Plaintiffs now appeal, making the big-picture argument that the troublesome passages in the offending articles -- dealing with the derailment, promises, lost cars, and Fink's departure -- are capable of defamatory readings and are provably false. Wrong, and wrong again, defendants fire back. But, for reasons to appear shortly, we think plaintiffs are right about the lost-car comments. And so we reverse only on that issue.

Let us be perfectly clear, though. Our reversal on the lost-car comments does not mean that those comments may proceed to trial. After all, our analysis here concerns only part of the defamation inquiry -- whether the battled-over statements are capable of a defamatory meaning and whether they are provably false. There remains the question whether defendants were at fault. To show fault, plaintiffs will need to show at the very least that defendants were negligent -- and they may need to show that defendants acted with actual malice. See N.Y. Times Co. v. Sullivan, 376 U.S. 254, 279-80, 84 S.Ct. 710, 11 L.Ed.2d 686 (1964) (holding that a public figure suing for defamation must show that the defendant acted with actual malice). Because the judge bifurcated discovery, she left the fault issue for another day. And so we must do the same.

Guiding Legal Principles

Summary Judgment

We give fresh review to the judge's summary-judgment ruling, drawing all reasonable inferences in favor of plaintiffs (the motion's opponents). See, e.g., Collazo-Rosado v. Univ. of P.R., 765 F.3d 86, 92 (1st Cir. 2014). And we will affirm only if no genuine issues of material fact muddle the dispute and only if defendants (the motion's proponents) merit judgment as a matter of law. See, e.g., id.

Two other things worth noting: First, to get the ruling flipped, plaintiffs must offer us " more than arguments woven from the gossamer strands of speculation and surmise." RTR Techs., Inc. v. Helming, 707 F.3d 84, 93 (1st Cir. 2013). And second, we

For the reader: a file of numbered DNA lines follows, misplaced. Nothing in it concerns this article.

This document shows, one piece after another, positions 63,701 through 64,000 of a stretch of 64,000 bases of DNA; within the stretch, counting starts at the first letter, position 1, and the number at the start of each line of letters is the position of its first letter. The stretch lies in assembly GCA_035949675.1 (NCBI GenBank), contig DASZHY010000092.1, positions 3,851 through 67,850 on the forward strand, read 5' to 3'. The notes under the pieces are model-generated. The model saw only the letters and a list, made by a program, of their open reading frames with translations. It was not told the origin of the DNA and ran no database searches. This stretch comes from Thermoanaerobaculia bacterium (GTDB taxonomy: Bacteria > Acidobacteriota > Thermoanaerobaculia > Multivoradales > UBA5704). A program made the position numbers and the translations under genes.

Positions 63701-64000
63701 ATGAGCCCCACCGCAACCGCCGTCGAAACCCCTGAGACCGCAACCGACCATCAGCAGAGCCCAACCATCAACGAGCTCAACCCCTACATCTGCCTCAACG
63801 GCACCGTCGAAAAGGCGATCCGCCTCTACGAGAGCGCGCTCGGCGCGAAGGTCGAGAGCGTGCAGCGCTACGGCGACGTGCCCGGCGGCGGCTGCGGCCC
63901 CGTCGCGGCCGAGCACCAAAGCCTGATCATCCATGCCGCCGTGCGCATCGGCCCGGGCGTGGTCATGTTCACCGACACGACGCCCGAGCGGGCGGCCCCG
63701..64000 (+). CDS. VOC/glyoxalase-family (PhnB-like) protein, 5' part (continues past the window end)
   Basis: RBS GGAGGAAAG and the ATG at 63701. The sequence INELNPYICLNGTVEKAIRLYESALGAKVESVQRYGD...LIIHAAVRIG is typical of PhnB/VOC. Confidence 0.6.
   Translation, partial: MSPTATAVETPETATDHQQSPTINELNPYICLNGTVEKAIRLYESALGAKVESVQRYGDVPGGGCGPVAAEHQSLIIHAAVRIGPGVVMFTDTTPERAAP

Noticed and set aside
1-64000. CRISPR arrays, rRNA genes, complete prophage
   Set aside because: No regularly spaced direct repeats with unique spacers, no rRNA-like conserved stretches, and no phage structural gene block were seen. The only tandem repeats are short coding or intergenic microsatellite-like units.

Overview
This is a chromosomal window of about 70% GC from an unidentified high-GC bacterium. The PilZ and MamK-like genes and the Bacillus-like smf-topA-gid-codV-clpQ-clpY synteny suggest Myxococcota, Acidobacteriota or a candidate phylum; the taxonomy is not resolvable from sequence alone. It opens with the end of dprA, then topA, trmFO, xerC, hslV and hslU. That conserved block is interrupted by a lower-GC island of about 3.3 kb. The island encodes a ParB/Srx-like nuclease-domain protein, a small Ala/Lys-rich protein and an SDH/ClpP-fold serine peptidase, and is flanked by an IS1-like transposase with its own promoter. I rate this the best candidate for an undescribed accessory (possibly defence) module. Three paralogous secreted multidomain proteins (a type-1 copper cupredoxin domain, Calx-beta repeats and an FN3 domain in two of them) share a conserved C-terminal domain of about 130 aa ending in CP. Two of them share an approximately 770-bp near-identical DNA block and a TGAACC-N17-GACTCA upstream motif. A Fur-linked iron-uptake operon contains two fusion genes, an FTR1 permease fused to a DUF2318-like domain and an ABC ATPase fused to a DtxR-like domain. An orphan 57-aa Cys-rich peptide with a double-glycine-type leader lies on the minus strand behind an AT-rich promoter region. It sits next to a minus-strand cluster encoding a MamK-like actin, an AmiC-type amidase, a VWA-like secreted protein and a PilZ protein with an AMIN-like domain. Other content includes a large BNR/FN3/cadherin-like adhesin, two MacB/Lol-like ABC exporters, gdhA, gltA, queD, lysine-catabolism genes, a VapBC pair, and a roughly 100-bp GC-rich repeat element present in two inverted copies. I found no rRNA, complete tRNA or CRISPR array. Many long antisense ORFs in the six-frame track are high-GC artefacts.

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can affirm the ruling on any ground apparent in the record, even one not relied on by the judge. See, e.g., Collazo-Rosado, 765 F.3d at 92.

Defamation

Modern defamation law is a complex mixture of common-law rules and constitutional doctrines. See, e.g., Levinsky's, Inc. v. Wal-Mart Stores, Inc., 127 F.3d 122, 132 (1st Cir. 1997). And working one's way through it all can be dizzying. But work our way we must. So off we go.

(a)

Common-Law Rules

Starting with Maine law, we see (and this is a paraphrase of what we said earlier) that a defamation cause of action " arises from (1) the defendant's unprivileged publication to a third party (2) of a false statement pertaining to the plaintiff (3) through fault amounting at least to negligence, (4) as long as the statement either is defamatory per se or causes special harm." [1] See Garrett v. Tandy Corp., 295 F.3d 94, 103 (1st Cir. 2002) (citing Rippett v. Bemis, 672 A.2d 82, 86 (Me. 1996)). A statement is defamatory if it tends to harm the reputation of another either by lowering the esteem in which he is held or by discouraging others from associating with him. See, e.g., Bakal v. Weare, 583 A.2d 1028, 1029 (Me. 1990) (relying on RST § 559). Because for-profit corporations have " business reputation[s]," they too can be defamed. See RST § 561 cmt. b; see also id. § 561(a) (explaining that " [o]ne who publishes a defamatory matter" concerning a for-profit corporation can be liable " if . . . the matter tends to prejudice [the corporation] in the conduct of its business or to deter others from dealing with it" ); see generally Vahlsing Christina Corp. v. Stanley, 487 A.2d 264, 265-66 (Me. 1985) (dealing with a defamation action brought by a corporation and its president). And keep in mind that one who repeats a defamatory statement may be as liable as the original defamer. See RST § 578.

Whether a statement is capable of a defamatory meaning is a threshold question for the court. See Bakal, 583 A.2d at 1030 (citing, among other authorities, RST § 614). To discern meaning, a court must draw from the context of the statement and not interpret words " in the most negative . . . way" imaginable. Id. (citing RST § 563 cmt. d for the in-context point); see also Veilleux v. Nat'l Broad. Co.,206 F.3d 92, 108 (1st Cir. 2000). This " is not a question of the intent of the speaker, or author, or even of the understanding of the plaintiff, but of the understanding of those to whom the words are addressed . . . ." Picard v. Brennan, 307 A.2d 833, 835 (Me. 1973) (quoting Chapman v. Gannett,132 Me. 389, 171 A. 397, 398 (Me. 1934)). But if the court concludes that the statement can reasonably carry both a defamatory and nondefamatory meaning, it is up ...